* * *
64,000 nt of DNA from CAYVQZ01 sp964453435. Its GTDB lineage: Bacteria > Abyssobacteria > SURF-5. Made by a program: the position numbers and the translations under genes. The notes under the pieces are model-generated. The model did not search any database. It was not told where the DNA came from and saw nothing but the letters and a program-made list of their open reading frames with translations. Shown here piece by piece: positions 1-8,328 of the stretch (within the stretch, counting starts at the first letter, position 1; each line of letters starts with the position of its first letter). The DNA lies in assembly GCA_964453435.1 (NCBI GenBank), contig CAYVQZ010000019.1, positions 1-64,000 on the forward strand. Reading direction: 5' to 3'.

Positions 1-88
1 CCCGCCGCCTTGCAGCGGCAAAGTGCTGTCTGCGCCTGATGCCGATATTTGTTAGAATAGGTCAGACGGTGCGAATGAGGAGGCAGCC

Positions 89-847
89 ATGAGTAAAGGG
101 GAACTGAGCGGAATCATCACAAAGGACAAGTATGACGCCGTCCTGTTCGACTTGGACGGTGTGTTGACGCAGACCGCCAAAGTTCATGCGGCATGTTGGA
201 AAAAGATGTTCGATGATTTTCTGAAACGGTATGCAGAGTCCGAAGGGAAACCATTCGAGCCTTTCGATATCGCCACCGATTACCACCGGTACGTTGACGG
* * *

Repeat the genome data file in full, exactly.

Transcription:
64,000 nt of DNA from CAYVQZ01 sp964453435. Its GTDB lineage: Bacteria > Abyssobacteria > SURF-5. Made by a program: the position numbers and the translations under genes. The notes under the pieces are model-generated. The model did not search any database. It was not told where the DNA came from and saw nothing but the letters and a program-made list of their open reading frames with translations. Shown here piece by piece: positions 1-8,328 of the stretch (within the stretch, counting starts at the first letter, position 1; each line of letters starts with the position of its first letter). The DNA lies in assembly GCA_964453435.1 (NCBI GenBank), contig CAYVQZ010000019.1, positions 1-64,000 on the forward strand. Reading direction: 5' to 3'.

Positions 1-88
1 CCCGCCGCCTTGCAGCGGCAAAGTGCTGTCTGCGCCTGATGCCGATATTTGTTAGAATAGGTCAGACGGTGCGAATGAGGAGGCAGCC

Positions 89-847
89 ATGAGTAAAGGG
101 GAACTGAGCGGAATCATCACAAAGGACAAGTATGACGCCGTCCTGTTCGACTTGGACGGTGTGTTGACGCAGACCGCCAAAGTTCATGCGGCATGTTGGA
201 AAAAGATGTTCGATGATTTTCTGAAACGGTATGCAGAGTCCGAAGGGAAACCATTCGAGCCTTTCGATATCGCCACCGATTACCACCGGTACGTTGACGG